Although the reader is initially shocked by John’s willingness to lie and convict his acquaintance, James’ sentence results only in jail time. Still, John’s once mildly annoying quality of detachment becomes a chilling threat for future consequences. Before long, he is on the Castle’s payroll, taking on the role of private detective.

Even with his new purpose, John remains detached from the world around him. He begins courting Arthur’s sister, Helen, offering her a distraction from her high-society life. Even when he appears to be flirting with Helen, however, he remains entirely unaffected by her attention. Anyone with an understanding of women’s roles throughout history cannot help but feel for Helen. She wants so desperately to be heard and thus mistakes John’s silence for acceptance.

The progression of John and Helen’s relationship matches pace with his rise as an informant. When the two disobey Helen’s parents and elope, they are forced to move to a small apartment in town, without any sources of income or support. Meanwhile, John has now borne witness to several of the Castle’s darker methods of justice, from small lies to violent murders. When he is at his most desperate, he is offered a deal: he will supply information on his neighbors and friends to the authorities to be recorded in a massive ledger. The authorities are assembling the largest and most complete record of Dublin’s citizens to date. In the event that a crime is one day committed, they can turn to their files on the particular suspect for proof of character. Unfortunately, the nature of the system is such that John is tempted to not only watch his peers more closely, but commit crimes himself, so that they may be pinned on rebels with John collecting the rewards.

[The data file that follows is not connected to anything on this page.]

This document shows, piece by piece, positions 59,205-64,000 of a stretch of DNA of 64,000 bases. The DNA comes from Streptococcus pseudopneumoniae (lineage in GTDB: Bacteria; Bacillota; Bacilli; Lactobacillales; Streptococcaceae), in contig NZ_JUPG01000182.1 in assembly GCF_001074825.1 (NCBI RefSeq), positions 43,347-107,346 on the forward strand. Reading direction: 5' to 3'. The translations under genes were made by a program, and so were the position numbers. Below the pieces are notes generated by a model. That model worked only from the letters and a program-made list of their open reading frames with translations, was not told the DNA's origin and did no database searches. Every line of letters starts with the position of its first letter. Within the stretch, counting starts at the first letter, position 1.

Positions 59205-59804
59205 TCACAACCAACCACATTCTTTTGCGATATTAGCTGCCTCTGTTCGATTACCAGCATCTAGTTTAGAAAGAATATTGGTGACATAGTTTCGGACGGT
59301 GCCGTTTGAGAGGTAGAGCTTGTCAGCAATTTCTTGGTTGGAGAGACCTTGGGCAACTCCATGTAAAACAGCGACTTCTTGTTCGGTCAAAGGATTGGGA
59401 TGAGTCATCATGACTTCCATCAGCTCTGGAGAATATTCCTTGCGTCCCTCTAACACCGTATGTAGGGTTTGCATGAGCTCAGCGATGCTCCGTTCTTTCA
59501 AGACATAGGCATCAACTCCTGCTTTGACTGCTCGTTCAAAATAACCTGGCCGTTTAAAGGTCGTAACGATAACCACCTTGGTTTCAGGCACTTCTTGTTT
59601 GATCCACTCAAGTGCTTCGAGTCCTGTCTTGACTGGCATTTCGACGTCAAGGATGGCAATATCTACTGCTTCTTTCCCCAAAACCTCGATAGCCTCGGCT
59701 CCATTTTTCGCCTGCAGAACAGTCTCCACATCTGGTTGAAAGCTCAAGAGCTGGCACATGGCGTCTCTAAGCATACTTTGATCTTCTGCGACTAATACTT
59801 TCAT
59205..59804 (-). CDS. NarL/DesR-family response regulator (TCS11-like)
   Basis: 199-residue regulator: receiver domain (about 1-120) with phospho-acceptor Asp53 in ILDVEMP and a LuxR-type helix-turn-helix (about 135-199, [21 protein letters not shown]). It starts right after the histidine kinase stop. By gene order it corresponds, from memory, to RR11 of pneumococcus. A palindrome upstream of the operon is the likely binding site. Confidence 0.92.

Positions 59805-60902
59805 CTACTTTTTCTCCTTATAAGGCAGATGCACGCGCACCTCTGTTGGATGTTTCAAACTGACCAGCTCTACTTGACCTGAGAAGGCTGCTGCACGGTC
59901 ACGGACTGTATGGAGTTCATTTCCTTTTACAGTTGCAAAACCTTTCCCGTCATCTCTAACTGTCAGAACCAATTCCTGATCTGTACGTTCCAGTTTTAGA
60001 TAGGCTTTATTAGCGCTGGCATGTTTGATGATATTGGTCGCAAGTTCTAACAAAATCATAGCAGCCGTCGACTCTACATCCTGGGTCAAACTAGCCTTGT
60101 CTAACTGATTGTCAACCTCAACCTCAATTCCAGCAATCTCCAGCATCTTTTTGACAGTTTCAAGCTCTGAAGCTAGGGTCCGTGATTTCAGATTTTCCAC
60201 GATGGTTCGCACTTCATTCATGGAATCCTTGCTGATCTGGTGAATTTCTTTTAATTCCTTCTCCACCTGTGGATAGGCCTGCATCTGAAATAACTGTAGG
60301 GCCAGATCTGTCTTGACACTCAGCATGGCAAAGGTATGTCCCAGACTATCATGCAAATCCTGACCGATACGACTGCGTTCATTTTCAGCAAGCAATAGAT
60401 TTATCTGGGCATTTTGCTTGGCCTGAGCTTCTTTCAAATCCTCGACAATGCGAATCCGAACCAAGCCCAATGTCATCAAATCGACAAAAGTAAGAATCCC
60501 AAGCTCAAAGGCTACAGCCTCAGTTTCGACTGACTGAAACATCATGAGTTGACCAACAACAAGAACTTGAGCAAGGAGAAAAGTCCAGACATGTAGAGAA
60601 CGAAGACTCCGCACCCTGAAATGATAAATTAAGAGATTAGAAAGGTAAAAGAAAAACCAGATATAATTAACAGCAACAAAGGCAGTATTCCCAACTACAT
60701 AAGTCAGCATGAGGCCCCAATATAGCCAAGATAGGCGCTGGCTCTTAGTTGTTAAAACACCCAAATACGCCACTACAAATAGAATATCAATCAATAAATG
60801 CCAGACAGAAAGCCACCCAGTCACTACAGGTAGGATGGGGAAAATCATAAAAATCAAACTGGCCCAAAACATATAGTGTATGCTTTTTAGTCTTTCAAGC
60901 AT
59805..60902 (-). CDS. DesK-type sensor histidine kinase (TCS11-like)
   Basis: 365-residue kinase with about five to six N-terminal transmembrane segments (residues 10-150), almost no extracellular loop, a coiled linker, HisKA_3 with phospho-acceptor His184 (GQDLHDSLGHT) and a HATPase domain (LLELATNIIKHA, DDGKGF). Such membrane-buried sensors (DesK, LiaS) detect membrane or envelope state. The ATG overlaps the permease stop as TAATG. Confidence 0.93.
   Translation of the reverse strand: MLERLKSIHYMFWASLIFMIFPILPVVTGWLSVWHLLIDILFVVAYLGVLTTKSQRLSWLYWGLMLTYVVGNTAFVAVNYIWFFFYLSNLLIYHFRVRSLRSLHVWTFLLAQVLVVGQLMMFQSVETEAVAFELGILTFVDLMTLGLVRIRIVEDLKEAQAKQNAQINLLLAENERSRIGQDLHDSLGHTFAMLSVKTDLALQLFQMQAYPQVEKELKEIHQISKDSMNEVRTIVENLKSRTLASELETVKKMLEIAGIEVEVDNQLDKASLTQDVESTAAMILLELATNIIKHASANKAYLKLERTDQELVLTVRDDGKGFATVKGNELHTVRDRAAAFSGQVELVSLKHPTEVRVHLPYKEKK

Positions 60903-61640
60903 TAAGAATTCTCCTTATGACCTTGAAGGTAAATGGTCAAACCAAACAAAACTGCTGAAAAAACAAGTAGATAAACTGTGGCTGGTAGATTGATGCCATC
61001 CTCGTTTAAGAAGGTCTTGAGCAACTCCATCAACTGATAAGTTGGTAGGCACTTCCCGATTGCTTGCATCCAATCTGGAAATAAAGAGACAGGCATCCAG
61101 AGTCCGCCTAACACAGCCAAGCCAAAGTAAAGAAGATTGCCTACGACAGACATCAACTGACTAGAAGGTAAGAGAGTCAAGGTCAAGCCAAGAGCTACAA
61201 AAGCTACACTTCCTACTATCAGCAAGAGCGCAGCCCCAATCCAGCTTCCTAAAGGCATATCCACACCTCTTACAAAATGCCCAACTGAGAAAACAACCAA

While John’s previous indiscretions seemed almost necessary, he quickly becomes horrifyingly cold-blooded. With the Castle’s power becoming ever more apparent, John’s safety seems less and less guaranteed, particularly as he botches cases and begins to lose his wife to a laudanum addiction. Hughes’ carefully drawn-out suspense is at its best here, with the reader able to sense an impending downfall that John himself is ignoring.

When Helen’s brother comes to collect her, John nearly redeems himself by showing his more sentimental side. It is clear that he misses his wife and wants her to return, yet his greed once again overrides, resulting --- though not in the way one may think --- in the murder of a young innocent.

In THE CONVICTIONS OF JOHN DELAHUNT, Andrew Hughes has created an eerily authentic world where one’s neighbors cannot be trusted and the authorities even less. John’s rapid decline from aimless student to cold-blooded killer is not only chilling, but sophisticated in its telling. Although he is unlikable from the start, no reader will find themselves able to pull away from John’s detached, remorseless character. Hughes obviously has done his research into the finer details of Dublin’s past, and his ability to write such believable characters only enhances his superb writing.

Reviewed by Rebecca Munro on June 26, 2015

The Convictions of John Delahunt
by Andrew Hughes